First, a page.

Unseen Exhibition: Rosie Armstrong’s ‘A Requiem for Insects’ at the COX Gallery
Rosie’s work was selected to be displayed in the Canberra COX Gallery beginning March 20th, 2020 – that was until the exhibition was shut down due to COVID-19.
But just because Rosie’s work can’t be visited in person, doesn’t mean that it is forgotten. Her meticulously cut bamboo plywood insects explore the concepts of disintegration and demise, something that can still be appreciated through our screens.
A Requiem for Insects
Insects are a keystone species, critical to the health and integrity of our ecosystem. They are also an essential element in the food chain supporting life on earth, yet we have very little concrete information about how their populations are being affected by climate change, habitat loss, drought and bushfire.
A Requiem for Insects demands that we consider the current observed decline in insect populations across Australia, drawing our attention to their literal disintegration. Visual disintegration defines the central narrative of Rosie’s work. The species represented in the exhibition are either on the threatened species list or observed to be declining in the local environment. Their visual disintegration suggests a potential complete erasure; a sense that our ongoing disinterest in insect populations could ultimately result in a complete absence.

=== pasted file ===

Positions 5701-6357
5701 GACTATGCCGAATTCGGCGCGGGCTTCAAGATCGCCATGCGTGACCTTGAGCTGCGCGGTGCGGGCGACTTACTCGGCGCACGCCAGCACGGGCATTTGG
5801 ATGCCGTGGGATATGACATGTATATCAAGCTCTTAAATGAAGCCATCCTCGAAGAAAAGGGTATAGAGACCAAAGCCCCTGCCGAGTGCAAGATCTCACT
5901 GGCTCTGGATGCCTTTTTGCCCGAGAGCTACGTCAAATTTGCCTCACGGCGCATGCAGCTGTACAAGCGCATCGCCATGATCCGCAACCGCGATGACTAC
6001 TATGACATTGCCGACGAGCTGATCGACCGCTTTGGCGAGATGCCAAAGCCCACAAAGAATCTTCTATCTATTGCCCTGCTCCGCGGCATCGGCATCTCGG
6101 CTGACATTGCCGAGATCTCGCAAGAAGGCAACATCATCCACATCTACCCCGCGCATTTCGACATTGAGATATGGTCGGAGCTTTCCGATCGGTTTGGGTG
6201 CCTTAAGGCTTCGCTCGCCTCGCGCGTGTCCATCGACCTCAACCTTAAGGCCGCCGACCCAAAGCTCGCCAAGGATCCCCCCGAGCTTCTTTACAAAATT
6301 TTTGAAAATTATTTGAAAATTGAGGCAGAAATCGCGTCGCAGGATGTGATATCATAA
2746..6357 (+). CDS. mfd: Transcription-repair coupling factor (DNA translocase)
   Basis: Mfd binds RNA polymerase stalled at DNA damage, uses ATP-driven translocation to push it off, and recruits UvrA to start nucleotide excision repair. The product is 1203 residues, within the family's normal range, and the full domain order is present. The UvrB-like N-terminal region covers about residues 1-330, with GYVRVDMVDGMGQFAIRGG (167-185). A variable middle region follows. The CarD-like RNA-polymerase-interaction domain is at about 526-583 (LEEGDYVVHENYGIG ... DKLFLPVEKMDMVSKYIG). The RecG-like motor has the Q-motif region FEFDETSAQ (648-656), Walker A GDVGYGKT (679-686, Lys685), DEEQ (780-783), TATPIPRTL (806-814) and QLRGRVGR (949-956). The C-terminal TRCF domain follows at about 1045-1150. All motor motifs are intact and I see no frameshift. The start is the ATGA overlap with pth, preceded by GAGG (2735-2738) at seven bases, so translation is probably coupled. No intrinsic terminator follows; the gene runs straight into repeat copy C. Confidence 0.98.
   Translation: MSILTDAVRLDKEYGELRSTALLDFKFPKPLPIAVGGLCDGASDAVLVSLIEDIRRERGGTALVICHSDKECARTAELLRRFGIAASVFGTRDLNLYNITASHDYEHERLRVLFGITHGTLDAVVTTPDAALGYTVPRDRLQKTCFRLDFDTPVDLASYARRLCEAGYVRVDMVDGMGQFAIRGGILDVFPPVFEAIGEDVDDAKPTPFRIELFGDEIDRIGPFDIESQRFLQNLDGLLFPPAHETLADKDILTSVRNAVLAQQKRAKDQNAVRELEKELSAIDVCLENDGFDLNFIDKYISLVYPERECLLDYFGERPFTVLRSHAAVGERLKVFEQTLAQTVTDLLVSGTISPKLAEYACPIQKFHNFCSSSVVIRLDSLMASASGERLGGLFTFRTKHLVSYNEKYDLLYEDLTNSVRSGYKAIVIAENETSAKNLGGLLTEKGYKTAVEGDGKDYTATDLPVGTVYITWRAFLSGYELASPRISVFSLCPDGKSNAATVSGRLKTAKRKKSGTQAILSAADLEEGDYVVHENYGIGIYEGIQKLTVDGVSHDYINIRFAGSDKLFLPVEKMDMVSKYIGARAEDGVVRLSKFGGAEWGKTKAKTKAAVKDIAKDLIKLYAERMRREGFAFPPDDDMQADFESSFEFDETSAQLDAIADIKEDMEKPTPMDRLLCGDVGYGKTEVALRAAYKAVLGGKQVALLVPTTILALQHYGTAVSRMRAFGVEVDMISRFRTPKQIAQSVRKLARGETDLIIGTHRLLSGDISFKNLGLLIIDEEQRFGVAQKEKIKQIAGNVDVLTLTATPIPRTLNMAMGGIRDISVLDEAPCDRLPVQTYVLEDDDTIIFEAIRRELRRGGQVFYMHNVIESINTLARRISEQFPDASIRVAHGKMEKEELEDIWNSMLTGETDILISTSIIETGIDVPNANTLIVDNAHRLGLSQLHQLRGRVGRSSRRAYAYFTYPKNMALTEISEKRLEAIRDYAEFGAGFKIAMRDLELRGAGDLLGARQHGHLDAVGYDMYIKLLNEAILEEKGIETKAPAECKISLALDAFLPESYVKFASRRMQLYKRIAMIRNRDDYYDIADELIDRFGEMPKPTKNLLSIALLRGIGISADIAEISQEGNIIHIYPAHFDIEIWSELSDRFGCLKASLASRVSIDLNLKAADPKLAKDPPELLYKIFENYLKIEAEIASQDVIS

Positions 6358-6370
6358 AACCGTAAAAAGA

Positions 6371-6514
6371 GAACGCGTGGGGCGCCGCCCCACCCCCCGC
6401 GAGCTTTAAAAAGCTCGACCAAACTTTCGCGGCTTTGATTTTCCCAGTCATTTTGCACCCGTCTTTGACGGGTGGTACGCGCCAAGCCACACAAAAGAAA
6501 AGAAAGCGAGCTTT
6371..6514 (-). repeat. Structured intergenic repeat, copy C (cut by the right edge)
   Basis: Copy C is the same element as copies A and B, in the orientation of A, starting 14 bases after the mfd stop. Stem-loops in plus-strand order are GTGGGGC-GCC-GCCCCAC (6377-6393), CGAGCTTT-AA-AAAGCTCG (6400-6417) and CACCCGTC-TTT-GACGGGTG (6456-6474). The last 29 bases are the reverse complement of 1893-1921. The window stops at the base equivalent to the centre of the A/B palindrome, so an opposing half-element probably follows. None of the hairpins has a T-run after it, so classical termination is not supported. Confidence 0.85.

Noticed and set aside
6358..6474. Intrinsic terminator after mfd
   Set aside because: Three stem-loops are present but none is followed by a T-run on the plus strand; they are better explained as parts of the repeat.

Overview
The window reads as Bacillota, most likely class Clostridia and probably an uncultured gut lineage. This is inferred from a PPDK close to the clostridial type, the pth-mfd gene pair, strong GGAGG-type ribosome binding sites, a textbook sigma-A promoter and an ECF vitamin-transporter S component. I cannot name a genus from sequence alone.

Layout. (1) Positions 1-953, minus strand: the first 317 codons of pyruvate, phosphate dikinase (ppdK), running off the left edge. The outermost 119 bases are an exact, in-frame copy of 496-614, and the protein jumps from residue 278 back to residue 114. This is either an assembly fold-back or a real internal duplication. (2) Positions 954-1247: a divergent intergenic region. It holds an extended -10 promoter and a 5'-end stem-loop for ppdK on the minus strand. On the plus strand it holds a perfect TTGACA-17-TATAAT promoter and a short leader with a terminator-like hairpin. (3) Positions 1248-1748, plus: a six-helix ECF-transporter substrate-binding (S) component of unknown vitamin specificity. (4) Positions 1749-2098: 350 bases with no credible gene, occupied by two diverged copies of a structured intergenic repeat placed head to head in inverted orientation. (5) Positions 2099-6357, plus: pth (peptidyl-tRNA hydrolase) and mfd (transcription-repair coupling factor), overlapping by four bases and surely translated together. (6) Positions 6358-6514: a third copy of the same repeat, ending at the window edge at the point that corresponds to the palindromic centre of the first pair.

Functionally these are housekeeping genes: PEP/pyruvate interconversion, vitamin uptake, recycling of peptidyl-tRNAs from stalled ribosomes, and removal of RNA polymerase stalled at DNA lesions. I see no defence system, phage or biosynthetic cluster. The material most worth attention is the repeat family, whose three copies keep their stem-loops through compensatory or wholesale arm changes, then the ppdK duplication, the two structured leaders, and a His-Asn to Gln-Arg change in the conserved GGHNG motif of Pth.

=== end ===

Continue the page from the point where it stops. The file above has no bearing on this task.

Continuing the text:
Like many of us, Rosie is concerned about the human influence on the world around us and feels compelled to explore her concern about the extinction crisis. She aims to facilitate a better connection to scientific data by representing it visually.
I begin each insect study by cutting and engraving wood, then painting each piece, intentionally focusing my attention on each insect as it slowly disintegrates and disappears from existence. I’ve chosen to display my work as a collector’s box, each insect pinned in place. In a hundred years will these insects only exist in collections?
For the Love of Bees considers the emphasis that our society places on the European Honey Bee – Apis Mellifera. The work weighs the prominence of the European bee against the thousands of native bees that exist in Australia. – Rosie Armstrong
Rosie Armstrong is an emerging artist currently enrolled in a Bachelor of Visual Art (Honours) at ANU School of Art. She was awarded the Cox Prize for her work in the School of Art and Design Graduating Exhibition 2019.